For mission-critical networks, comprehensive security assessments should be conducted by recognized, trusted experts. This may necessitate government agencies performing the testing themselves, both to ensure the quality of the results and due to the shortage of skilled experts. Testing might also be performed with the assistance of select, highly qualified testing labs.
Whichever method, this can’t be approached as a mere compliance exercise, as has become commonplace when assessing basic security standards. Robust security assessments conducted for critical networks should employ vigorous and dynamic vetting of numerous critical vendor capabilities: verification of source code, design documentation, actual penetration-style solution testing, and the testing of artefacts and other relevant materials. Conduct the assessment in an agreed-upon, secure location where the vendor’s intellectual property will be protected.
Be sure the testing procedure keeps pace with market innovations and incorporates a rigorous, risk-based approach. To enable efficiency, scale and expediency:
i) Manage product iterations by limiting testing to the updated part of a build. This will overcome cost and time-to-market implications of testing every version.
ii) Build on proven assessment examples, rather than starting from scratch. Update only when meaningful and collective value can be added.
iii) Collaborate with other like-minded governments to build toward mutual recognition of testing, focusing on mitigating cyber-risk rather than adhering to local business customs. This will reduce fragmentation across borders and enhance each country’s ability to effectively scale their efforts.
3) Qualifying responsible operations
Migrating to digital capabilities requires critical infrastructure providers to keep pace with the latest threat monitoring and detection technologies. For instance, machine-learning algorithms can help detect anomalies from normal network and user behaviour. That data can then be used for informing control-based policies to mitigate attacks.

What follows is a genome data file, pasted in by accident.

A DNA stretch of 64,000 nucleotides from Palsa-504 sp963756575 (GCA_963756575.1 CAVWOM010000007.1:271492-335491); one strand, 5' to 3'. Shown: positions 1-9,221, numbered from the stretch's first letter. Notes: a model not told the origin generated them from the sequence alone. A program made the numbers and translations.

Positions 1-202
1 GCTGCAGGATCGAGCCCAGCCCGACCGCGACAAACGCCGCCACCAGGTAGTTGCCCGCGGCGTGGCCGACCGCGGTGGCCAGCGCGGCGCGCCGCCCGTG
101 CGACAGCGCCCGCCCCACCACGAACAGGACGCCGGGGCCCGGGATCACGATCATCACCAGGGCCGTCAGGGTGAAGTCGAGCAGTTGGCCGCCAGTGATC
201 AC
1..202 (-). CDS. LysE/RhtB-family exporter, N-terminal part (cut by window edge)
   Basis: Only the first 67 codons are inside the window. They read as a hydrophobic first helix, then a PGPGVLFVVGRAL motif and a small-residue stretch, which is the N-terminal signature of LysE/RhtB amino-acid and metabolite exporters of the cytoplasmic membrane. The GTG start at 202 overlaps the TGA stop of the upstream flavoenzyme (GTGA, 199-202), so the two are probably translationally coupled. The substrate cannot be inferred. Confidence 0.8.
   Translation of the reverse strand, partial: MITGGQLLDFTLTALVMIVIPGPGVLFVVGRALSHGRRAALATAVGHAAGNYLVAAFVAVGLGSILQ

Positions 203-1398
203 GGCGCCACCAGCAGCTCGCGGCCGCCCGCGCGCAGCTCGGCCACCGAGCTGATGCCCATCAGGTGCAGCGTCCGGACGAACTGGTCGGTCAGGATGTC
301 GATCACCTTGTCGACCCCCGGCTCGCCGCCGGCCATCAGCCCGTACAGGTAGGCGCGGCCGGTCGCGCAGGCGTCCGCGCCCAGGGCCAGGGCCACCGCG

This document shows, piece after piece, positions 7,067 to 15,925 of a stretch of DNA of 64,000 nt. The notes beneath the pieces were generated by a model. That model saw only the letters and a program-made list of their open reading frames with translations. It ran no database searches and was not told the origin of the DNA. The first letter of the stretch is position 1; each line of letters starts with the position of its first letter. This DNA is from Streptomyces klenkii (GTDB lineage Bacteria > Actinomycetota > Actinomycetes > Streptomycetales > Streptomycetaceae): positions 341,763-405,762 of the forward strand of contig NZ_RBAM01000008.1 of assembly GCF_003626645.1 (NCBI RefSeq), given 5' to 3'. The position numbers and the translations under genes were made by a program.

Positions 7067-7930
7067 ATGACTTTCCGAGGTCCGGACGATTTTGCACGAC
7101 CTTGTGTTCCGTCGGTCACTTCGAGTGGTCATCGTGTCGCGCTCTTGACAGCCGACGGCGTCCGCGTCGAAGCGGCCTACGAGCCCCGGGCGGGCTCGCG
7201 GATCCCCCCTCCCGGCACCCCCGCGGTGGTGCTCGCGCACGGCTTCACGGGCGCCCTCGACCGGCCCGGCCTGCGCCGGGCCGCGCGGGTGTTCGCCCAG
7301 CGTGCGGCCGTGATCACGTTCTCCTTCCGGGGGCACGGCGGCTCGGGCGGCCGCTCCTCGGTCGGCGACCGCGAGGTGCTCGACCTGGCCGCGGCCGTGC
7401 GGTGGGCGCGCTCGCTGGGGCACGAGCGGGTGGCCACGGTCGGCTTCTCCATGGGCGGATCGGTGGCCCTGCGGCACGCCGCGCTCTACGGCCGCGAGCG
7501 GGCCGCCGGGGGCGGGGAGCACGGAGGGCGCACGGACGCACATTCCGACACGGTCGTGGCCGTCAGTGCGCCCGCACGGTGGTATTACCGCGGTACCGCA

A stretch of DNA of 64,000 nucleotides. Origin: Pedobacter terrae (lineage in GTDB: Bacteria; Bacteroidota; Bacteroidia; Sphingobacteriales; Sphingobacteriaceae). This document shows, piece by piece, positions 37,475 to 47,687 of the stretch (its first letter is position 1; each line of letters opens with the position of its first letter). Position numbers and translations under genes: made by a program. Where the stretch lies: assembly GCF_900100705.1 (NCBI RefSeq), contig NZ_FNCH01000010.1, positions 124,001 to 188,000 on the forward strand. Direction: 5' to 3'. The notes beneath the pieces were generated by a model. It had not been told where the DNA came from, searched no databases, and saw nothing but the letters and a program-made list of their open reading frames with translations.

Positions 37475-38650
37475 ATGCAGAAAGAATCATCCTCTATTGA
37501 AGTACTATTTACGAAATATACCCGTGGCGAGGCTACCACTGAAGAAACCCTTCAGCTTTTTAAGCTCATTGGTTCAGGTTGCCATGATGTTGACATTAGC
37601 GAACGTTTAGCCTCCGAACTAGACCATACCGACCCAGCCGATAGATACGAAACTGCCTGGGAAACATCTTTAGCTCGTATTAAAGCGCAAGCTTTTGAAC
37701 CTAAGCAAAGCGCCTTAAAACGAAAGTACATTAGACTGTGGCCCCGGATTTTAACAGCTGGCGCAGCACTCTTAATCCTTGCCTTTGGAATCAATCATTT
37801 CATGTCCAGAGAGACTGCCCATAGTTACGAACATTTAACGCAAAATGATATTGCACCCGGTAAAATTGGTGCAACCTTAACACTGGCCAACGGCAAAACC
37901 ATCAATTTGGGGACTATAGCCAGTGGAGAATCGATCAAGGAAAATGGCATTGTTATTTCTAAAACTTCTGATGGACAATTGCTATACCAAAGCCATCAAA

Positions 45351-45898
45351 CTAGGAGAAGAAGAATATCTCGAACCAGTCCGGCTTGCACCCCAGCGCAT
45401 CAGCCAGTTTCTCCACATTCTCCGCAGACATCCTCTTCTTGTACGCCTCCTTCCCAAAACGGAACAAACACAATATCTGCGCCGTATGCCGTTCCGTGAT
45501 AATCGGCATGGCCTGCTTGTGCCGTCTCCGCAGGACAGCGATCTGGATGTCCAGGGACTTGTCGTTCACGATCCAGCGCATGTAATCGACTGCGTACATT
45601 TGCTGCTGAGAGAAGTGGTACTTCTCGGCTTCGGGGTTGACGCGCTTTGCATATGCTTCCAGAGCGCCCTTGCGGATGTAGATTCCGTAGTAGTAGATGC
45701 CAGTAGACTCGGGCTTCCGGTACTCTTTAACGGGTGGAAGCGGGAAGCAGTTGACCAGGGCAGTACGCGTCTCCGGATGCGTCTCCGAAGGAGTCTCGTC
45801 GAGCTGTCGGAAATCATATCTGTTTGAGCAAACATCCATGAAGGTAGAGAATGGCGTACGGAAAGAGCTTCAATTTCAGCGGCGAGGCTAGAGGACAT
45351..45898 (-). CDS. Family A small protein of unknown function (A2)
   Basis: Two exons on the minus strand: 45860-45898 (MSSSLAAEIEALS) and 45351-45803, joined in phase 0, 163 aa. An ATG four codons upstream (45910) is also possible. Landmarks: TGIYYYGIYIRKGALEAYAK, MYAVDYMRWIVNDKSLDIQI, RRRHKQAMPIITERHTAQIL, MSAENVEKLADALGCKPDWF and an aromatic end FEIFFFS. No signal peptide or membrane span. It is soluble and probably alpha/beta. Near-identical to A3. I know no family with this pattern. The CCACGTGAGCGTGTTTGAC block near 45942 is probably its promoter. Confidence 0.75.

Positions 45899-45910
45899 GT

The vendor has the role of helping the infrastructure provider deploy and operate their technology in the most effective and secure way. As operators need tools for onboarding and managing devices, vendors should work with them to ensure that devices can be tested, provisioned and updated securely. Providing unique device identities, validated at set-up, is just one step in how this could be approached.
Asset, patch and vulnerability management are integral to total lifecycle management of the security architecture and its components. IT vendors must follow a strict process for managing security vulnerability information related to any of their solutions and networks, and infrastructure providers will benefit greatly from requiring transparent and predictable approaches to vendors' vulnerability management and disclosures. That includes published guidelines for timely vendor action to provide necessary patches.
Because they can no longer be upgraded to mitigate new threats, dated or end-of-life software and hardware constitute two of the major risks to architectural security and resilience. It’s important to patch and upgrade proactively and not wait until something bad happens. Remember WannaCry, the ransomware that spread via unpatched software? Governments and operators can collaborate with IT vendors to properly patch or decommission outdated technology that wasn’t built to withstand today’s threats and bad actors.
Verify, then trust
The path to earning and maintaining the position of trusted partner is full of qualifying check points. The digital world, with its highly complex, interwoven systems and ballooning volumes of data, requires a new level of trust. Words of assurance are not enough; vendors must demonstrate a range of behaviours that prove they are a trusted partner, and then integrate those behaviours consistently throughout their operations.
With verification check points in place, by working with rightly trusted vendors, and armed with the power of digital capabilities, our global critical infrastructure will be ready for the risks of tomorrow.